Panel calls for consolidation of schools


The day after school starts, the Long Term Facilities Planning Committee expects to see a number of possible scenarios from the administration as to how to consolidate secondary school buildings in the coming years.

The committee was tasked with coming up with a five-year plan for the junior and senior high school buildings in the city, and at Tuesday’s meeting a motion was made by committee member Mark Carruolo that consolidation at the secondary level is “feasible and necessary” and requested that the administration provide a number of possible configurations for discussion at future meetings. The motion passed unanimously.

“There was at that time, and there is currently, plenty of room for consolidation and within that consolidation, looking at all kinds of configurations,” said Carruolo, speaking of last spring when the proposal to close Gorton Junior High was brought before the School Committee.

The committee is required to present a plan by January 2014 and the motion was made to help move the process along.

“We’re looking at September, October, November, December,” said Patti Nazareth. “These months fly by.”

While it appears the future proposal will include consolidation of schools, there was no timeline for closures or suggested buildings to close during Tuesday’s meeting. Carruolo suggested the committee move in increments without pinpointing specific details, decide consolidation is the path and continue discussions as to timelines and buildings at future meetings.

“We can recommend what we think is doable,” said Robert Bushell, director of elementary education, who has experience with a consolidation process at the elementary level.

Bushell, along with Superintendent Dr. Richard D’Agostino and Secondary Education Director Dennis Mullen, said there are a number of ways consolidation could be implemented and it could take a number of years to phase out one or more schools.

Although the official plan as of Tuesday was to consolidate in general, it appeared during the meeting that the committee was leaning towards moving the district to a two-high school, two-junior high school model.

“Say it came to the point where you closed a high school, you close the two junior high schools and move the kids into that [high school] facility, you would have future expansion if you did decide to move sixth graders out of the elementary schools and make a true middle school,” said D’Agostino. “You still have the room to do that.”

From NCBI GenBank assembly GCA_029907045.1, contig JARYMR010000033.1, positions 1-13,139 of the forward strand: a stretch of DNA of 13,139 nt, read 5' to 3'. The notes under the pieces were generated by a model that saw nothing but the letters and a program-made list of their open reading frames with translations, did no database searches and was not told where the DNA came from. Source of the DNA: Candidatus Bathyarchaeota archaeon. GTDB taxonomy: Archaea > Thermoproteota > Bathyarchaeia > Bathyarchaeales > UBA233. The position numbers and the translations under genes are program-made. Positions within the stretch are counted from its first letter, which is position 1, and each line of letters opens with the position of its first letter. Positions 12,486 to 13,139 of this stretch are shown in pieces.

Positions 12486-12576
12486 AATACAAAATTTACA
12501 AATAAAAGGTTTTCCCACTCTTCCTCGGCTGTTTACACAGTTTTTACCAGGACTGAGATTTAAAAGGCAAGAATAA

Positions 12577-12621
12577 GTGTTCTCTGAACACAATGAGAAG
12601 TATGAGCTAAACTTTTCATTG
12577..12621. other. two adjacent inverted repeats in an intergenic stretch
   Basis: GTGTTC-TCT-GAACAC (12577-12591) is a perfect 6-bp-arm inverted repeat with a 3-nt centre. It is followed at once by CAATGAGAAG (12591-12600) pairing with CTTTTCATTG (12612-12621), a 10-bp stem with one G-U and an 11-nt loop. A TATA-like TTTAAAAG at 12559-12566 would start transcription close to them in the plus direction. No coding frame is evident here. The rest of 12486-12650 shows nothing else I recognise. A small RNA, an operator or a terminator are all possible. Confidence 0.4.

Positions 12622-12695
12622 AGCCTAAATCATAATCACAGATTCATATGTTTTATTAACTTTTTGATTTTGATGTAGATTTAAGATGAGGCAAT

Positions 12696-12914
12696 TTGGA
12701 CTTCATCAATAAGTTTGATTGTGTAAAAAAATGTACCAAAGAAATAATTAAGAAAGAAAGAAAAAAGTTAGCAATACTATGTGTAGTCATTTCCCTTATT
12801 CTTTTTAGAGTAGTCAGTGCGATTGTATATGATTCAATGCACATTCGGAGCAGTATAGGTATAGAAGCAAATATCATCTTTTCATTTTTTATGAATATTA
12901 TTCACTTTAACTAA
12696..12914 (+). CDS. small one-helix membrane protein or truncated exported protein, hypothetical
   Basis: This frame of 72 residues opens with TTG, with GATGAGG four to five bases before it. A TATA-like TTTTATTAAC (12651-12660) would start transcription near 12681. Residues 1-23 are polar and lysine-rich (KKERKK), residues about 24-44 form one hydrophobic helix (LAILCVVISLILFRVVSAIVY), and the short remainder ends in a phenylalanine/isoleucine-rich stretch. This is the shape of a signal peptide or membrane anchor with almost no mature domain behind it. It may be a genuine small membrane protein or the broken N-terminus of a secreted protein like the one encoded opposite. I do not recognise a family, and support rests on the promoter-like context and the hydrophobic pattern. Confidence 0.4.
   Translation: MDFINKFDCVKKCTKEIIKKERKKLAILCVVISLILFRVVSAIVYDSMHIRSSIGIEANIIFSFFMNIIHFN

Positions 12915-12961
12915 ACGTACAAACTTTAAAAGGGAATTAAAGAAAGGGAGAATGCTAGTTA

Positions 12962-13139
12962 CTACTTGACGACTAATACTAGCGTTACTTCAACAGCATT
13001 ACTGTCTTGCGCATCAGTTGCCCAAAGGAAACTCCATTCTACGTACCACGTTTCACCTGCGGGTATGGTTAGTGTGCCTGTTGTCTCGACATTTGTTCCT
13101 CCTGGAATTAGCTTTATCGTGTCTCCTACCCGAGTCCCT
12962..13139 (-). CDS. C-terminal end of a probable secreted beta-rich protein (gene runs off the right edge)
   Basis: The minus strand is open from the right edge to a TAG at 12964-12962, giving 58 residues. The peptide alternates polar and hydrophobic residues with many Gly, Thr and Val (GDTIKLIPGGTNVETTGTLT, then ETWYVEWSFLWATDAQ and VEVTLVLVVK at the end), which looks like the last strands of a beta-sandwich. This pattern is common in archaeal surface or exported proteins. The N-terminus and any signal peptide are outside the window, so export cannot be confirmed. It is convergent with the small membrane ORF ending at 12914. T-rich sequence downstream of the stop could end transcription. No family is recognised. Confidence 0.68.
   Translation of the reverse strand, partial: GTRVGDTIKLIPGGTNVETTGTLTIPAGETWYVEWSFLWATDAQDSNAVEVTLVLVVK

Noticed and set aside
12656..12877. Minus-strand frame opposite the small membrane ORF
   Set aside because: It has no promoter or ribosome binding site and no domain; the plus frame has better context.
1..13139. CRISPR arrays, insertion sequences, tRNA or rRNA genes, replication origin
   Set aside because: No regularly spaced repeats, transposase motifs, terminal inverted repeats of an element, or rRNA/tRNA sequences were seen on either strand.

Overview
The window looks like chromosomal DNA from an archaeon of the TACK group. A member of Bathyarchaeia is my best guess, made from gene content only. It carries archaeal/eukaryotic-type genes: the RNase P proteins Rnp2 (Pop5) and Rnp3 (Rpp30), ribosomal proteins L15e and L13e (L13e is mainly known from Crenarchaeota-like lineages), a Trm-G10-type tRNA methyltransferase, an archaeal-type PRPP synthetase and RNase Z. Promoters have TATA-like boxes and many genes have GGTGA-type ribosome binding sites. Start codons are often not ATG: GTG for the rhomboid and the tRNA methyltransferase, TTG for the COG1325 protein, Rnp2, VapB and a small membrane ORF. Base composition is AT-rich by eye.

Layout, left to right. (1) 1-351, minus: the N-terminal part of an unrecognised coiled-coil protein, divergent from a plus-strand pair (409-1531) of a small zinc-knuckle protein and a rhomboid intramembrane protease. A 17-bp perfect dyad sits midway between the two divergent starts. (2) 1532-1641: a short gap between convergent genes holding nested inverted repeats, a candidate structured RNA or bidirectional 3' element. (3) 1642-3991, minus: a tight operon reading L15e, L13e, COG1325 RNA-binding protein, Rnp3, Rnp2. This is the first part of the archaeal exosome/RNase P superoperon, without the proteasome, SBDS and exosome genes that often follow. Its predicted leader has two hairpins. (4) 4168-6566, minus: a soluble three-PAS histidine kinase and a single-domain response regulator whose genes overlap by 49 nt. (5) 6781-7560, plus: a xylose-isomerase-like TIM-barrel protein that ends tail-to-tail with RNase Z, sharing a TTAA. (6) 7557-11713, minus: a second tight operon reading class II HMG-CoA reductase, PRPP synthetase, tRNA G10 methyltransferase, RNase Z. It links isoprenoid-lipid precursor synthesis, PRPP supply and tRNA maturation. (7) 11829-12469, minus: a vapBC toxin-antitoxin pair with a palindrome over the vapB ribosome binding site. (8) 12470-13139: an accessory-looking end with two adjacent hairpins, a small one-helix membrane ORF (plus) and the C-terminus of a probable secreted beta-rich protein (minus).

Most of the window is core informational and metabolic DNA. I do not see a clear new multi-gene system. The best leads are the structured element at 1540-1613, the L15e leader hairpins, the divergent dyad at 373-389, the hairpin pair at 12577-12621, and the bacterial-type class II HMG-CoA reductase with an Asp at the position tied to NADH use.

“I personally like that idea because it doesn’t stop if there is a long-term vision,” said Committee member Amie Galipeau.

Much of the discussion stemmed off of a review of the data on student population from secondary schools, presented by Mullen. Using data from the 2012-2013 school year gathered on Oct. 1, 2012 and the current enrollment for the 2013-2014 school year as of Aug. 2, Mullen showed a population decline is happening.

Using the weighted enrollment, which consists of the number of students plus 1.5 for special education students who are resource students and 2.0 for special education students who are of an intensive education type, enrollment last year at the junior highs was 605 at Aldrich, 463 at Gorton and 607 at Winman. The weighted enrollments at junior highs for 2013-2014 are currently 508 at Aldrich, 463 at Gorton and 507 at Winman.

At the high school level, last year’s weighted enrollments were 1,203 at Pilgrim High School, 1,101 at Toll Gate High School and 1,087 at Warwick Veterans Memorial High School. The weighted enrollment for 2013-2014 is 1,021 at Pilgrim, 977 at Toll Gate and 925 at Vets.

“You’ll notice the decline exists throughout,” said Mullen

Mullen also pointed out that this decline is in agreement with a projection created by NESDEC a number of years ago. During the meeting, Mullen presented that population projection.

“For our purposes, you can see down the line, 14-15, 15-16, etc., there’s really no year, at least NESDEC is projecting, that it goes up. It’s a steady decline,” said Mullen.

Bushell also pointed out that NESDEC has been within one percent of their anticipated population projection for the past 10 years. This year, the secondary population of 4,400 is only 14 students different from NESDEC’s projection of 4,386.

Nazareth attempted to get a general picture of the population during the discussion.

“You’re looking at probably 3,000 in 9th to 12th grade. If you went to two schools, it’s 1,500. There is still less than 400 per class,” she said.

The administrations said in the general sense that would be correct.

“Based on the projections, and those can go either way, but if you look at the projections, I don’t see any of our high schools, with the exception of Pilgrim for quite a few more years, being over 1,000. The other two will not be over 1,000,” said Mullen.

The discussion also briefly turned towards the reasons for a declining student population in the city. Bushell cited the airport expansion, population changes and the cost to live in the Northeast with a lack of jobs as just a few contributing factors. Committee member Ed Racca also said the live birth rate in Warwick has been on the decline since 2000. Bushell agreed.

“We used to have 11-change. Now we’re down in the high nines,” said Bushell on the live birth rate, which was also included in the reviewed data.

The discussion also turned to an increase in students attending public schools.